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BWW Review: THE LION KING at Dr. Phillips Center For The Performing Arts

BWW Review: THE LION KING at Dr. Phillips Center For The Performing Arts
The cast of "The Lion King" (Joan Marcus)

Rooted in its history as an animated treasure since its release in 1994, "The Lion King" manages to transform into a visual masterpiece on the stage as well-and has maintained its rightful place in Broadway royalty for nearly 21 years.

For some, this domination in the box office could serve as a challenge to a show of lesser quality-creating an uphill battle of taking a beloved story that continues to roar with life in the minds of its audience and doing justice to the storyline on stage.

However, after attending the tour's most recent stop at the Dr. Phillips Center for the Performing Arts, I think the audible gasps from the audience (including my own) throughout "The Lion King", proved just how well Broadway's third longest-running show has done in keeping the classic alive on stages across the nation.

The powerful storyline of lion cub Simba's life as heir to his father, Mufasa, and the cruel plot of his uncle Scar to remove them from power surges on-stage. With help from the impeccable costume design and the masterful puppetry, it's so well crafted that you often find yourself pulled into the story (and at times, you truly are in the thick of it all), and entirely unaware of the professional actors bringing these characters to life.

With that said, simply due to the size of the production (there are over 200 puppets used throughout the show), at times it can become a bit of a sensory overload and leave you swiveling in your seat wondering where exactly your attention should be focused. One moment Rafiki (beautifully portrayed by Buyi Zama) is belting the iconic opening note from the stage, and the next there are dozens of animals surrounding the audience in their processional to Pride Rock in honor of Simba's birth. Time and time again there are moments throughout the show where more than a dozen animals grace the stage or even soar high above the crowd-often simultaneously. However, there is pure beauty in this utilization of the entire theater, and it's a directional choice that fully immerses the crowd in the experience. While it can seem jolting at first, the expansive opener is, without a doubt, one of the most elaborate entrances to any show that has ever graced a Broadway stage-and don't worry, the energy doesn't slow down from there.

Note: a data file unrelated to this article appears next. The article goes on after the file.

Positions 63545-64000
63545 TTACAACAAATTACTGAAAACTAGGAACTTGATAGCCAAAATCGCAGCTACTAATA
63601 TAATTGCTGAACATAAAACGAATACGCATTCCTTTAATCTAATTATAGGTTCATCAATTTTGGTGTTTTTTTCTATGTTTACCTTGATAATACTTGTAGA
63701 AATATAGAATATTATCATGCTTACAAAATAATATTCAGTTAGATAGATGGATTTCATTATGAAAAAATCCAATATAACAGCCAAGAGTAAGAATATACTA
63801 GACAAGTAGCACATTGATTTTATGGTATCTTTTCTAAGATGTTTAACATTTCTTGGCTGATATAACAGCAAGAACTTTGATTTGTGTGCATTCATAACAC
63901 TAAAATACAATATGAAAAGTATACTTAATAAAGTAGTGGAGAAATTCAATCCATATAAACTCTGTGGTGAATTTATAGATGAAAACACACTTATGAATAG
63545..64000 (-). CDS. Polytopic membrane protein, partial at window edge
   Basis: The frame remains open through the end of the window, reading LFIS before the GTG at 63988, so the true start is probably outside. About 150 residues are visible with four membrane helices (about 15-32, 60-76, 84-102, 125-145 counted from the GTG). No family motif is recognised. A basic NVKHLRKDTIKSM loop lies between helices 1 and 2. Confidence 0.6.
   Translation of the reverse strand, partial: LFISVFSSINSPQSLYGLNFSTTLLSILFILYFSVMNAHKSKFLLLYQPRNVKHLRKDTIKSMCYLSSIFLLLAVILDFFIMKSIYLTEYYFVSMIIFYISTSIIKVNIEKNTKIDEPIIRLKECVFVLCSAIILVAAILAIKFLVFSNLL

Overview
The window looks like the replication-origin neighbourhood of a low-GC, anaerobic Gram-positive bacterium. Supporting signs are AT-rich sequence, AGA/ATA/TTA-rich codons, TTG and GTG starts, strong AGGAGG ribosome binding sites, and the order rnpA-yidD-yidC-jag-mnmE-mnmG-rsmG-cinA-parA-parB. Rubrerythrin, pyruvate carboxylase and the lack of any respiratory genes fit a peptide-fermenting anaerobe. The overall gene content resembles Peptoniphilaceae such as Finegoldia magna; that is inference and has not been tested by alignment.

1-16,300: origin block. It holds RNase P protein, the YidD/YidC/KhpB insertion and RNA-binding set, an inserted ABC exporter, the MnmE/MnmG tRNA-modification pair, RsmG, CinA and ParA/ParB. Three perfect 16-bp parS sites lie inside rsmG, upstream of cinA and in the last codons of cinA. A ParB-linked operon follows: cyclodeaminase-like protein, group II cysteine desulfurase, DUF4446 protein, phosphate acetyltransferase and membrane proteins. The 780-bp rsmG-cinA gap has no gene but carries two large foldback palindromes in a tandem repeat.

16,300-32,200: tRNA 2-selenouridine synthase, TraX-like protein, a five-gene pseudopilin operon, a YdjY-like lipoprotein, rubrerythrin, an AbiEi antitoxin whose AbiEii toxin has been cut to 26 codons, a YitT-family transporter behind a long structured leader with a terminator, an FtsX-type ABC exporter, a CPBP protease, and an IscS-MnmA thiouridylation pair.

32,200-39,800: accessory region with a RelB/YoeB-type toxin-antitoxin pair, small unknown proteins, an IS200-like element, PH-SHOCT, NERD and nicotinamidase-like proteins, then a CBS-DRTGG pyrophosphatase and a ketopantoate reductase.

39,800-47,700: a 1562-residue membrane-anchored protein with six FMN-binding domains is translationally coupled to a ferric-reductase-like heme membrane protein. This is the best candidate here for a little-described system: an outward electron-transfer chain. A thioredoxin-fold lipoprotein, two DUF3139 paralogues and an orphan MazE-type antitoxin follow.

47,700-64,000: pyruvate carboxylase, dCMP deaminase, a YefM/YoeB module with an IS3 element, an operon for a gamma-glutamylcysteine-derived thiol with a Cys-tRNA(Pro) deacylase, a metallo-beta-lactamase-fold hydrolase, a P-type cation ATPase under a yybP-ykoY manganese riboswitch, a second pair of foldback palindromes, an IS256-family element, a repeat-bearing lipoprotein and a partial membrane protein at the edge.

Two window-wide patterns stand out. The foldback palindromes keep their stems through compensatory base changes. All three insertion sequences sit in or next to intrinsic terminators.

This current tour also boasts a lion's share of talent (I had to), with Young Simba (alternating between Joziyah Jean-Felix and Ramon Reed) and Young Nala (alternating between Danielle W. Jalade and Gloria Manning) bringing their characters to life on stage with ease and grace well beyond their years. Each channels the playful innocence that lies at the heart of their character and owns the naivete of Nala and Simba in their early years.

Reed also provides a powerful performance that evokes great emotion surrounding the death of his father in the wildebeest stampede-a scene that is well crafted with stunning visual displays through the use of puppets, flight and upbeat choreography.

Scar (Mark Campbell) and his malicious gang of hyenas (portrayed by Martina Sykes, Keith Bennett, and Robbie Swift) do their part in terrifying the audience, making more than a few hairs stand up on the back of my own neck as they lurked in the Elephant Graveyard and plotted the demise of Mufasa (portrayed by Gerald Ramsey).

As we all know, countless scenes in Act One build upon one another to create the tension that lies at the heart of this epic battle for the throne, but what would "The Lion King" be without a little comic relief? The fun-loving duo of Timon and Pumbaa (portrayed by Nick Cordileone and Ben Lipitz, respectfully) help carry a large part of the comedy in Act Two as the caretakers and friends of the now adult Simba (played by the graceful and energetic Gerald Caesar) with their "Hakuna Matata" motto. Zazu, Mufasa's feathered aide who is portrayed by Greg Jackson, also has his own share of comical input throughout the show-though often through a more sarcastic and satirical lens in comparison to Timon and Pumbaa.

There is one stale comedic moment that occurs when Jackson's puppet is taken off-stage in the chaos of chasing Young Nala and Simba in Act One, leaving him standing alone in front of the audience without Zazu himself. This small act happens to shatter a bit of the fourth-wall and reminds you that there is in fact a human behind Mufasa's right-hand bird. This brief moment allows for a bit more comic relief from Jackson, but it doesn't quite bear the same impact as it does when he remains in full-control of his puppet. However, this very brief moment aside, the comedy is simply as wholesome and easygoing as the original screenplay. The story continues to ebb and flow with tension and comedy, creating a decent balance of conflict and resolution that doesn't tread into the tedious.

"The Lion King" is the perfect introduction to Broadway musicals for audience members of all ages, but still maintains the pure talent, ingenuity and sheer power that only the best of Broadway can produce and maintain. No matter how well you know the story or how many times you have seen "The Lion King" (either animated or brought to life on stage), it always has a way of transporting viewers back to a period in their life filled with the awe and wonder of childhood that they may have long forgotten-and it's a trip definitely worth taking.

'The Lion King'

  • What: Touring production of the Broadway musical

  • Length: 2:40, including intermission

  • Where: Dr. Phillips Center for the Performing Arts

  • When: Through March 11

  • Cost: $35.25 and up

  • Call: 844-513-2014

  • Online: drphillipscenter.org



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From This Author McKenzie Lakey